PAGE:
On-Site Position Audit
The on-site position audit is an opportunity for the employee and the supervisor to highlight those portions of the position description they think are the most important. It also allows Compensation and Organizational Effectiveness to view samples of work performed. Additionally, questions developed in the preliminary analysis phase may be addressed.
Please have a copy of the position description available for reference during the audit.
On-site audit process
The audit will be focused on the job duties and characteristics of the position, not of the employee. In other words, job title decisions are based on the characteristics of the position, not on characteristics such as diligence, longevity, loyalty, exceptional qualifications, work performance or status of any kind the employee may exhibit or possess. The full analysis includes a review of the position description, request for reclassification form, organizational chart, standard job descriptions available in the university's compensation structure, on-site audit information and comparisons to both internal positions at the university and external positions at related employers performing similar work.
Employees in the position must meet minimum required education and experience requirements as stated in standard job descriptions if the position is determined to be reclassified. Supervisors and managers should ensure that these requirements are met prior to processing any changes. If an employee is unable to meet the minimum requirements stated, supervisors and managers should contact Compensation and Organizational Effectiveness to discuss how to proceed.
The analysis process is comprehensive and takes considerable time to finalize. Final determinations are typically made within two to eight weeks. Factors contributing to the timeline include scheduling of the on-site audit, uniqueness of the position (i.e. the level of difficulty in researching the position and others similar in nature), other position reviews currently in process, position recruitments and other priorities of Compensation and Organizational Effectiveness.
Common misconceptions of the audit process
Myth: The position review process is a method to acknowledge an employee's exceptional service or longevity by providing them a salary increase.
Fact: Job titles are based on the characteristics of the position, not the characteristics of the employee. The review process is in no way a reflection of the employee. Acknowledgement of employee performance is most appropriately administered through a merit or salary increase process. Supervisors and managers should review managing pay within the range for additional guidance on how to request a salary increase.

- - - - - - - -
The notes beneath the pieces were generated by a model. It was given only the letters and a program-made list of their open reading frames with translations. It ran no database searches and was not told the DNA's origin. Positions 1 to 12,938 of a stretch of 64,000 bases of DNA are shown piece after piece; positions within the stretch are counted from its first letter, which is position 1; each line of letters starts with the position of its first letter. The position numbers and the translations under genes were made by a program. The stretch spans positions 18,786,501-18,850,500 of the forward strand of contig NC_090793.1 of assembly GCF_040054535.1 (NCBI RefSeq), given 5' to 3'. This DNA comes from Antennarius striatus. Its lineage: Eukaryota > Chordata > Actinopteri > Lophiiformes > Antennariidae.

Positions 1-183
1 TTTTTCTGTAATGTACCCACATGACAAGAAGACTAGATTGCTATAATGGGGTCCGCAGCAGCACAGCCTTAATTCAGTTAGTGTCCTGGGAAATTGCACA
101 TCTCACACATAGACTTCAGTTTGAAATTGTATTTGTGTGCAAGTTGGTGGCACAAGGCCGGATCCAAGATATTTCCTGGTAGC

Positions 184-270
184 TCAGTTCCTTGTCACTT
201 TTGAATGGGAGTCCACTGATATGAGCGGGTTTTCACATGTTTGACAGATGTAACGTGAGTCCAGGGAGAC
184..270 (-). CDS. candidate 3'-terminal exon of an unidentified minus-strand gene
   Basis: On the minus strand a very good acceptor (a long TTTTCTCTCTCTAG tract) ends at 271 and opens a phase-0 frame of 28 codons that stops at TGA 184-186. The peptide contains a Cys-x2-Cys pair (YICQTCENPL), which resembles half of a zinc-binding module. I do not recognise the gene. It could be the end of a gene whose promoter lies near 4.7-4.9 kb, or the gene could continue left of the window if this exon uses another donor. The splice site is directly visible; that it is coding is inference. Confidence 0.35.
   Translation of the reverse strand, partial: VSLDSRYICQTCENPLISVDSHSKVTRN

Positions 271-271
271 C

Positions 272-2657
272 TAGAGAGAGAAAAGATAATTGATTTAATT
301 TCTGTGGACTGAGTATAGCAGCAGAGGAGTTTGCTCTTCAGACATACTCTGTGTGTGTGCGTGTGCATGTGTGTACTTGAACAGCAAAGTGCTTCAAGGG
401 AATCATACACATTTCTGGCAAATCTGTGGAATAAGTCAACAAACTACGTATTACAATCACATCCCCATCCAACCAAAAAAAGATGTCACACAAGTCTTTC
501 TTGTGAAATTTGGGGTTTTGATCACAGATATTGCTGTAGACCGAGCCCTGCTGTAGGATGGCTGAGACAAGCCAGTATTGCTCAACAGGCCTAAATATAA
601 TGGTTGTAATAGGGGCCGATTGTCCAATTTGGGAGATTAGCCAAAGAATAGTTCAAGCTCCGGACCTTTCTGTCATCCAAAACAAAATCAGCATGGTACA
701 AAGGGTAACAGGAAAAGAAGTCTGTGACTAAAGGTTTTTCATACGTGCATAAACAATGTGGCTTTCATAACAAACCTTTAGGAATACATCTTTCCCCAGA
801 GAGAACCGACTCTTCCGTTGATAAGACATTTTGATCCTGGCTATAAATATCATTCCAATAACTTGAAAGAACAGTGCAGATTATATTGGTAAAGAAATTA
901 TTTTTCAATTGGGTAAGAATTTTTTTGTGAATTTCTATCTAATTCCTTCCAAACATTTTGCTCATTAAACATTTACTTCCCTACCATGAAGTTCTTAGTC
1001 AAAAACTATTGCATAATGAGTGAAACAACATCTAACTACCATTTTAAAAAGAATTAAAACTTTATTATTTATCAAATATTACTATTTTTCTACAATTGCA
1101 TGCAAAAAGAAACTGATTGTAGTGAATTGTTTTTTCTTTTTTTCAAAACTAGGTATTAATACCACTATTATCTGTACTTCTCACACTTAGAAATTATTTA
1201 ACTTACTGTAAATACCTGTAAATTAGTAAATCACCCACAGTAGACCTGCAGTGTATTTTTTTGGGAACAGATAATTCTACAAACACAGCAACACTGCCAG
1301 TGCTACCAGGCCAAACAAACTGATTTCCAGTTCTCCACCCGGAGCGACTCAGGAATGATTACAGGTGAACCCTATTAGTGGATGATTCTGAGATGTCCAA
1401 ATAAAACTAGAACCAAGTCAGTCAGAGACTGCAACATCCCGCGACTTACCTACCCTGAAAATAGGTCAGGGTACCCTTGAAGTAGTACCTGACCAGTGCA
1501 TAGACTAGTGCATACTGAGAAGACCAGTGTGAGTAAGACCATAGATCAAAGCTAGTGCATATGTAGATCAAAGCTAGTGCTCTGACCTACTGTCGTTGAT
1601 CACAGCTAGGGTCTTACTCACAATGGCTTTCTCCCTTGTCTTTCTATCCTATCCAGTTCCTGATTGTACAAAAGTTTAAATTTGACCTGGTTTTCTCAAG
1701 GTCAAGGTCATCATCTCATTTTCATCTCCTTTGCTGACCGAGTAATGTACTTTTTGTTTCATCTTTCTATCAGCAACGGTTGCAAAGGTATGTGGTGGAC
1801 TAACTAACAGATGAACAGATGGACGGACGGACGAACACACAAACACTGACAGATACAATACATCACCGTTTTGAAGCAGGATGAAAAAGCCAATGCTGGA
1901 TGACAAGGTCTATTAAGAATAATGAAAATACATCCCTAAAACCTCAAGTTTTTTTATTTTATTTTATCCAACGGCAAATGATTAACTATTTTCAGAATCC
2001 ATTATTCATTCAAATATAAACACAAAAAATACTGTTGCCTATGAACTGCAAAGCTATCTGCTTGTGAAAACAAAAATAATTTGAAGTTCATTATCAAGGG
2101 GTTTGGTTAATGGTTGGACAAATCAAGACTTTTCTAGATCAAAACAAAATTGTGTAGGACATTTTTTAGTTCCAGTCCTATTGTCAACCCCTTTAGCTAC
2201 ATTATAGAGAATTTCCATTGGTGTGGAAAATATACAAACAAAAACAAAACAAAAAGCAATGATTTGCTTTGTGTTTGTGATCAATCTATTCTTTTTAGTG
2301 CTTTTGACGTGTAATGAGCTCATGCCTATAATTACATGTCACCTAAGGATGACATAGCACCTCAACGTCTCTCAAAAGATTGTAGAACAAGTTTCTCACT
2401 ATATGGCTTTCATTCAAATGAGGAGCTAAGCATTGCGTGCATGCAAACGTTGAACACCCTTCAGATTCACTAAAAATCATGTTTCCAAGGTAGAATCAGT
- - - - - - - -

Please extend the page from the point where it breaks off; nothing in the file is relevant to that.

Myth: The employee has taken on new duties; therefore, the position should be re-titled.
Fact: New duties may or may not change the job title or pay grade of the position. Additional duties that are similar to duties currently being performed add to the volume of the work and do not necessarily reflect a change in the position's classification. If you believe the job duties of the position represent a significant change, supervisor and managers should examine steps for requesting a reclassification.
Myth: The examples of work listed in the standard job descriptions match those being performed by the employee.
Fact: The examples of work represent a general description of common work performed in any given job title. Job descriptions should not be confused with an employee's position description. Position descriptions are meant to outline more specific duties and responsibilities of a position. A job description is only one source of information used in the audit process. Positions are titled based on the complete process and full analysis.
Myth: There is a position(s) across the university that has the same duties as the position submitted; therefore, the position should be the same job title.
Fact: Though it is tempting to draw comparisons, only a total analysis can confirm the differences or similarities between positions. Likewise, there will always exist differences between positions that are nonetheless titled the same. There will also be some variation in levels of responsibilities between positions that are titled the same. These marginal differences contribute to each position and do not warrant the need for a unique job title, a change in job title or change in pay grade.
For more information on the reclassification process or when a position audit may be conducted, supervisors and managers should review guidelines and steps for requesting a reclassification.